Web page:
Bertie Jane Cutlip
96, of Webster Springs

William E. Dodrill
77, of Cragisville

Flavie Hugh “Junior” Ellison, Jr.
77, of Shallotte, N.C.

Marcella Ann Elswick
55, of Summersville

Michael Wayne Forga
51, of Morgantown

Kelly Dale Hart
64, of Mount Lookout

E.G. Lusk
96, of Bridgeport

Donald “Donnie” Ray Mayhew
48, of Mount Nebo

Betty Lee Persinger
74, of Myrtle Beach, S.C.

Beulah E. Powers
87, of Warren, Ohio

Robert Allen “Bobby” Russell Jr.
63, of Nettie

Helen Marie Short
82, of Cowen

Blondell Davis Spencer
87, of Greer, S.C.

Lena B. Stout
92, of Webster Springs

Mrs. Betty Jo Summers
93, of Cary, N.C.

Nancy M. Thomas
79, of Summersville

Ruby Pearl Ware
93, of Guardian



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Board adopts blended learning school reentry plan

The Nicholas County Board of Education, at an emergency meeting on Friday afternoon, Jan. 15, approved a 2021 school reentry plan for Nicholas County students beginning Jan. 21.

Nicholas County Superintendent of Schools Dr. Donna Burge-Tetrick advised the board that the meeting was being held electronically because she is in quarantine.

Also present for the meeting were Board President Dr. Gus Penix, Vice-President Fred Amick and members Phil Berry, Libby Coffman and Roy Moose.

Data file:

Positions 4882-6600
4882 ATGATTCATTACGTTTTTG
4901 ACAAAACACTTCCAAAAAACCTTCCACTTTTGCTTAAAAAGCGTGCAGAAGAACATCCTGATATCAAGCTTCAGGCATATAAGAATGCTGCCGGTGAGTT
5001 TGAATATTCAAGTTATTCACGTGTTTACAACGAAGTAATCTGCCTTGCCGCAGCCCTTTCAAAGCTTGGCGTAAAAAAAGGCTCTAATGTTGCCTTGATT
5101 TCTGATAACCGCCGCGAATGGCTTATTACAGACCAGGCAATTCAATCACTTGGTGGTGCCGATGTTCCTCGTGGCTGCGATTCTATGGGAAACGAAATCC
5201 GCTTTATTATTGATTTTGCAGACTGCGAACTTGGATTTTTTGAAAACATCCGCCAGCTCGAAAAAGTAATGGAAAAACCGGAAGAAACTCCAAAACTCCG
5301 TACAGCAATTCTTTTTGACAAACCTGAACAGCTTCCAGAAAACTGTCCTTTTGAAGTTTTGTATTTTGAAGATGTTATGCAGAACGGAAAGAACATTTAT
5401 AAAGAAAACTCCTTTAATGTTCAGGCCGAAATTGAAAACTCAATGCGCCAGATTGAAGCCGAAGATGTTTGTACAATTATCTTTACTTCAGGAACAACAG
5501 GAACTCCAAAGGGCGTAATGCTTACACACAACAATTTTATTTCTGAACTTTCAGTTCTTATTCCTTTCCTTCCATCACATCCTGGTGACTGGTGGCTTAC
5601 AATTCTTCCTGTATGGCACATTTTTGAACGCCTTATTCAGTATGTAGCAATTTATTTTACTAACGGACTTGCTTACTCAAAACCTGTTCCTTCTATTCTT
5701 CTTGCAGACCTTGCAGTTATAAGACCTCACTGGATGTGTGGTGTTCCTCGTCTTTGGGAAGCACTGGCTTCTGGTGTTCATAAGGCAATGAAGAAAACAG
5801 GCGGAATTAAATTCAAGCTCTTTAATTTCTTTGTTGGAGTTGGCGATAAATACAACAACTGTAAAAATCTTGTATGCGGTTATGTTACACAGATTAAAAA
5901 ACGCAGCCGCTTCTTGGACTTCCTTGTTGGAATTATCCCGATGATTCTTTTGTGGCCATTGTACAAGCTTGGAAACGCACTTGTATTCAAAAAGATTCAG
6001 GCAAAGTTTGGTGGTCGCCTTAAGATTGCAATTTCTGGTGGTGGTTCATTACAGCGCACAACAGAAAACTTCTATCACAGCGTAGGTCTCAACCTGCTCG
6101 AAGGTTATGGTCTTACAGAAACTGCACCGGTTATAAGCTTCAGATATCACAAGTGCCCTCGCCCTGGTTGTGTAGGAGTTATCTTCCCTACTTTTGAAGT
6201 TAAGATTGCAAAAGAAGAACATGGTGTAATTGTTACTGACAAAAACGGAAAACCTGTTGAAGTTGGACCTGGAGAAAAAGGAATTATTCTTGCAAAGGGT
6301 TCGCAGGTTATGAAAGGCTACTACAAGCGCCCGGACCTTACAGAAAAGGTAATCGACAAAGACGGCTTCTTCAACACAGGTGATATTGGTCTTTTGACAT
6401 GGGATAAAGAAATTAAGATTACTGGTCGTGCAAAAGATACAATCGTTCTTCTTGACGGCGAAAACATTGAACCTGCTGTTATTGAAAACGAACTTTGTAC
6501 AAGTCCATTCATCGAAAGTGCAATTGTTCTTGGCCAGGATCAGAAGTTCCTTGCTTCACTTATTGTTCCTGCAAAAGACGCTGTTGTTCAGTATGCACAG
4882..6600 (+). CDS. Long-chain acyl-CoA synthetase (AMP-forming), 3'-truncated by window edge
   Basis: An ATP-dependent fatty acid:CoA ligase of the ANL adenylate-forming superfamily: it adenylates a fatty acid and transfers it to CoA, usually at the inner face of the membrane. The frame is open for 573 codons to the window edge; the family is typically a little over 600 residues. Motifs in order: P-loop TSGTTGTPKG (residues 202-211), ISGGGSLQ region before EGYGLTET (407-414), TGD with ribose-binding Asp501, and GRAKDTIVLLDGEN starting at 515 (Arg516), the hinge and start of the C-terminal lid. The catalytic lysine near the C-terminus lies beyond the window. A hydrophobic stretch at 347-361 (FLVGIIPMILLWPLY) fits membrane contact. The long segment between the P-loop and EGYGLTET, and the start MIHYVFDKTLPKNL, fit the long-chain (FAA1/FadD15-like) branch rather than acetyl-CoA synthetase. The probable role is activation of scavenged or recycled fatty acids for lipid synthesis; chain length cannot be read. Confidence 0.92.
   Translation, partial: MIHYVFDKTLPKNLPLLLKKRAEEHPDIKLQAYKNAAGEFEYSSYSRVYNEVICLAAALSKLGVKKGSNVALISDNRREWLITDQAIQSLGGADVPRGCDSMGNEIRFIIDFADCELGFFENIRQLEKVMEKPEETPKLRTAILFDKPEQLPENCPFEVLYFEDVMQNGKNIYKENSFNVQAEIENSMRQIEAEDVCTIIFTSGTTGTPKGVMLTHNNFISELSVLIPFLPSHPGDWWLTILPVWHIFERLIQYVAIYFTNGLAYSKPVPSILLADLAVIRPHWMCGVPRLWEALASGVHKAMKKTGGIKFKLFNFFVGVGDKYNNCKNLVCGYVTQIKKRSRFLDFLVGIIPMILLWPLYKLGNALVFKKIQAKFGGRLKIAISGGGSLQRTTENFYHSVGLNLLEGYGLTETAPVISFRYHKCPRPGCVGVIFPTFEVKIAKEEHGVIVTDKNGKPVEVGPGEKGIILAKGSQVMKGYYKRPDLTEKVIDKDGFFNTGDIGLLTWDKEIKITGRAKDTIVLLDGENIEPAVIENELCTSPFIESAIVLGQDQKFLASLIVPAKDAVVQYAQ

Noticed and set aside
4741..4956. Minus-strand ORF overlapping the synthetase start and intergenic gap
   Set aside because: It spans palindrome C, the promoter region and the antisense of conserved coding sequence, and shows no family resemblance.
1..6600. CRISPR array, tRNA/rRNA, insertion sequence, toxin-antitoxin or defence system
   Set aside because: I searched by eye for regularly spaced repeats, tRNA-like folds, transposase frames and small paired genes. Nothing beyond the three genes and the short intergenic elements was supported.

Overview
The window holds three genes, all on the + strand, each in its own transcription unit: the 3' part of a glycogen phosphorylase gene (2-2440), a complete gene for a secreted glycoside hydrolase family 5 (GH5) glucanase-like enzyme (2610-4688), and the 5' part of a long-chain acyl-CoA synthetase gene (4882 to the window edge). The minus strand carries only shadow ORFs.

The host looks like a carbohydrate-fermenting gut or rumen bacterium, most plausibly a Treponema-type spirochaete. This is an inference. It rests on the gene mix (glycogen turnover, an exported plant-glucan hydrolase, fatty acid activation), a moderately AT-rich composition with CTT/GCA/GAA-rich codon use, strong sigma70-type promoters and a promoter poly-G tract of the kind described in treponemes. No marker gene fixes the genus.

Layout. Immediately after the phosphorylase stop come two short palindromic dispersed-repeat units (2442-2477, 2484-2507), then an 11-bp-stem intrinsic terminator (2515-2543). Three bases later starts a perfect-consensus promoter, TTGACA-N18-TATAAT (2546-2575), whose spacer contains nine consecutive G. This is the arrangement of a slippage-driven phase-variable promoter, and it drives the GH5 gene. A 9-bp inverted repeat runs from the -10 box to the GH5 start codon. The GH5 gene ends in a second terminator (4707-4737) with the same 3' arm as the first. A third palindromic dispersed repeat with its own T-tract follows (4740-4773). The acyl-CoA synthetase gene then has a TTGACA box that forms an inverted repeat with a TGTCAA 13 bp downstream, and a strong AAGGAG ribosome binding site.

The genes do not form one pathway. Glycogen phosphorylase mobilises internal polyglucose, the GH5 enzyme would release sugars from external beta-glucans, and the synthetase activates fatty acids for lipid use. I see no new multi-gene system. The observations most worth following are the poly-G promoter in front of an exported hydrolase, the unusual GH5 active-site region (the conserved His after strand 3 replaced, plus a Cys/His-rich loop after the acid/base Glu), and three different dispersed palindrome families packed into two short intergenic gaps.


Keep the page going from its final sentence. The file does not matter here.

Burge-Tetrick presented to the board the proposed school reentry plan she had developed for students to return to school on Thursday, Jan. 21, based upon the directive of the state Board of Education. Tuesday, Jan. 19, was curriculum development day for teachers and Wednesday, Jan. 20, is for distance learning.

She said the State Board of Education issued their directive for school reentry on Wednesday afternoon, Jan. 13. She stressed that the county no longer has the option of allowing students to continue remote learning regardless of the color of the Department of Health and Human Resources statewide COVID-19 map. The map is released on Saturday at 10 a.m., which will determine the instruction plan for the upcoming week.

“The Nicholas County Board of Education values in-person learning for all students while ensuring the safety of staff, students, parents and the community,” said Burge-Tetrick. She added that the 2021 reentry plan was set in accordance with the directive from the state Board of Education and collaboration with the Nicholas County Health Department.

The superintendent presented three plans of instruction, A, B and C, for consideration by the board. The plan to be implemented for the week will be determined by the statewide DHHR COVID-19 statewide color-coded map.

Full-time distance and virtual learning students will continue to do assignments and will not participate in Plans A, B or C. Also, pre-kindergarten students will remain on the group A and B schedules that they are on currently.

Burge-Tetrick emphasized that staff and students at all grade levels must wear face coverings. She added that the county had purchased protective guards for all desks in the elementary schools.